Over-winter demography of the gray-tailed vole (Microtus canicaudus) in fragmented and continuous habitats Public Deposited

http://ir.library.oregonstate.edu/concern/graduate_thesis_or_dissertations/tb09j9681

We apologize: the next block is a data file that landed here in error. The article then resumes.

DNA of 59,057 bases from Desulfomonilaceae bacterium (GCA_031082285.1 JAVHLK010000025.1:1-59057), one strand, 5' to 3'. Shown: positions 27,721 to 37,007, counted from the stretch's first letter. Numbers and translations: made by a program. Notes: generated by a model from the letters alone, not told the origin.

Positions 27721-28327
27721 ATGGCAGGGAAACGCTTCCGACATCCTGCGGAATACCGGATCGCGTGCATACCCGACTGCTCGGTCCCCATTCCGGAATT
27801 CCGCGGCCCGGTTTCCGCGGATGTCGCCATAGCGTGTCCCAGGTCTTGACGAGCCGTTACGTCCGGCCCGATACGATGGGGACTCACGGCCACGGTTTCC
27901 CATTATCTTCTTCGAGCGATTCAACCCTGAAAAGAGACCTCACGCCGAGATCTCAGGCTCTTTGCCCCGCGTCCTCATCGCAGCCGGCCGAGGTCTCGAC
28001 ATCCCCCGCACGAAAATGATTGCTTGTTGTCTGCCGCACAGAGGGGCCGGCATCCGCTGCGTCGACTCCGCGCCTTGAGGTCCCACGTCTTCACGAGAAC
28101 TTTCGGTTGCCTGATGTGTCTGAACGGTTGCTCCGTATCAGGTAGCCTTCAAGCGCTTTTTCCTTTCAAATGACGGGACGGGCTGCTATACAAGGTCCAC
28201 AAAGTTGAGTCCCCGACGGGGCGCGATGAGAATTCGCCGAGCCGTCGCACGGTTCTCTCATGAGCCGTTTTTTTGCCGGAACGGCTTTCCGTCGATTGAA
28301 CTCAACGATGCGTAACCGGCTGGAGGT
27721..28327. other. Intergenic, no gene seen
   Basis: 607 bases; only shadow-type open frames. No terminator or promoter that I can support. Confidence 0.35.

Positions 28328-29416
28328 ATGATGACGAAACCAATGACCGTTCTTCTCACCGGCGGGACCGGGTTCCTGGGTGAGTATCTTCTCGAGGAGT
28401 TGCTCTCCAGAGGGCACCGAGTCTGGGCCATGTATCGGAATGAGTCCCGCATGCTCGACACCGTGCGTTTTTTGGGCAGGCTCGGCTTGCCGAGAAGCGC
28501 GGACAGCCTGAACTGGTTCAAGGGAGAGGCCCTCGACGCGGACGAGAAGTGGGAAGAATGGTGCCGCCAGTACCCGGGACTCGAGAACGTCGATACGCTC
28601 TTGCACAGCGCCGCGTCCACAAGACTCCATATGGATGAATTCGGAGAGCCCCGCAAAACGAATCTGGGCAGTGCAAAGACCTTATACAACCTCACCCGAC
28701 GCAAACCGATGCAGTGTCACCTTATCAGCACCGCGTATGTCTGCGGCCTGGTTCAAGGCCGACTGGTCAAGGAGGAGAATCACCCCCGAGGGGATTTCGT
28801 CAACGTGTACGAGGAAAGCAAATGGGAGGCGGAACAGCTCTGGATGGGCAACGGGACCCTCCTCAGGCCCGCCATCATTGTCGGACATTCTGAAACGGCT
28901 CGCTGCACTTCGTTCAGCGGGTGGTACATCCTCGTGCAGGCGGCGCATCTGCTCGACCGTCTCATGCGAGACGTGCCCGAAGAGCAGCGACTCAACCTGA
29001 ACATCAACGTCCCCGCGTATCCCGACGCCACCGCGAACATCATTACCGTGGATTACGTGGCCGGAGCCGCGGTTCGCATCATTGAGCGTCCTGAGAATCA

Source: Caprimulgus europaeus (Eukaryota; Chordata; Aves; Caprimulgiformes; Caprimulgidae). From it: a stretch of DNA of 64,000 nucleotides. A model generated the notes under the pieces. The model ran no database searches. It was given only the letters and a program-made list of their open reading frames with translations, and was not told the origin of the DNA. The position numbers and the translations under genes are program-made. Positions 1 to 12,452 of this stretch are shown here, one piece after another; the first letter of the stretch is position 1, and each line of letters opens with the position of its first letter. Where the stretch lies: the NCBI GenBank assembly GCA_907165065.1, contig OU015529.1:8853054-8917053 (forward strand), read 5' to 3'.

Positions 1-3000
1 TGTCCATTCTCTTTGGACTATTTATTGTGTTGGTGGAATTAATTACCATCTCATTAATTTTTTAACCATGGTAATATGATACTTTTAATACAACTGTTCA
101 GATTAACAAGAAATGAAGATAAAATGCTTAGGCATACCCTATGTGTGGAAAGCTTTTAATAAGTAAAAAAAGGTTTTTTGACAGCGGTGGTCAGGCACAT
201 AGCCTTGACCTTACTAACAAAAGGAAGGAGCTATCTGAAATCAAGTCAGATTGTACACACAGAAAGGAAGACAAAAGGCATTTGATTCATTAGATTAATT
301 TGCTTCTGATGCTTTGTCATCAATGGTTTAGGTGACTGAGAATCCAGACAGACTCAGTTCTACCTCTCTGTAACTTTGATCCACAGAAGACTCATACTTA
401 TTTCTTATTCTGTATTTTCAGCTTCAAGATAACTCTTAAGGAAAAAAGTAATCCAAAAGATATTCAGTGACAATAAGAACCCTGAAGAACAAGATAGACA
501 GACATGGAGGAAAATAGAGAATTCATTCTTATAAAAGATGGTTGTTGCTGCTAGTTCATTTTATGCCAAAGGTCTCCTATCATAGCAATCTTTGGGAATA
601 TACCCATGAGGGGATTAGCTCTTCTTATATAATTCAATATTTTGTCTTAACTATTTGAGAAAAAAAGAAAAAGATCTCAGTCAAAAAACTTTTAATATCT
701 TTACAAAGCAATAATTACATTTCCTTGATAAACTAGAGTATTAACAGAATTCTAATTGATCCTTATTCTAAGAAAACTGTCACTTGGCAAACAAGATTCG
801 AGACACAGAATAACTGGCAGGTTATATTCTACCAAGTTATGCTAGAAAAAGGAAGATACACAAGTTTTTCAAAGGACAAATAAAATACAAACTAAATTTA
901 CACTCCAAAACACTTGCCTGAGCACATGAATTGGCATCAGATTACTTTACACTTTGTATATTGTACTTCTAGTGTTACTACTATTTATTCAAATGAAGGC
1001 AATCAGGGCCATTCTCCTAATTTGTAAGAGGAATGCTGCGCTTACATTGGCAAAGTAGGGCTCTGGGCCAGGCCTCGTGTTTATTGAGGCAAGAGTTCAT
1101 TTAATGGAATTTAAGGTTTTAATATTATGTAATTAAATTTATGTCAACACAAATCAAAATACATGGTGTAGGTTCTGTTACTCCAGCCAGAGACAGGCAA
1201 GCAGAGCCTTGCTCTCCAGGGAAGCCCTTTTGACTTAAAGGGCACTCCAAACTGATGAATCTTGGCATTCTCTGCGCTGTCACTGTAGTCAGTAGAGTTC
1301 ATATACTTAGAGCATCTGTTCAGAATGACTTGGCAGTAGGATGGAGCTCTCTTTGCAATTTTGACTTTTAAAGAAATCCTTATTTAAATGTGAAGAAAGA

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  • Large scale disruption of natural habitats worldwide has led to concern over the effects of habitat fragmentation on wildlife populations. Small scale experiments may be a useful tool for discovering effects of fragmentation over larger landscape scales. I sought to explore the potential for using voles as an experimental model system, at a small scale, to discover mechanisms that may affect other species at different spatial scales. I compared over-winter demography of gray-tailed voles, Microtus canicaudus, in two experimental landscapes, consisting of fragmented and continuous habitat, to assess the effects of habitat fragmentation. I chose winter as the time frame of the experiment because it poses harsh conditions for voles and because seasonal bottlenecks may affect population persistence. Population size, population growth rates, reproduction, recruitment, survival and movements, were monitored using mark-recapture methods in 8, 0.2-ha enclosures planted with alfalfa. The habitat within the enclosures was manipulated into 2 configurations of equal area, 1 large continuous patch (625 m²), and a mosaic of 25 small patches (each 25 m²), prior to the introduction of 12 pairs of animals/enclosure. I hypothesized that population size and growth rates, reproduction, recruitment, and survival would be greater for vole populations in continuous habitats than for populations in fragmented habitats. Additionally, I hypothesized that movements would be more restricted within fragmented habitat because the voles would perceive the area between habitat patches as a barrier. I did not detect significant differences between vole populations in continuous and fragmented treatments. However, populations residing in fragmented habitat showed higher variability over the study period. Populations in both treatments decreased throughout the winter period and all became extinct by the end of the study. Reproduction occurred only during the fall period, and there were no significant differences between treatments. Movements were not different between treatments, or between male and female voles, but movements did increase over time. Survival appeared to be higher for male voles in continuous habitat than in fragmented habitat, but female vole survival was similar between treatments. Survival was influenced by weather conditions, and predation. These results contrast with a previous experiment during the summer season, and indicate that seasonal bottlenecks may be important to consider when studying habitat fragmentation. Extinction of populations in both treatments demonstrates that small populations are extremely vulnerable to both environmental and demographic stochastic events.
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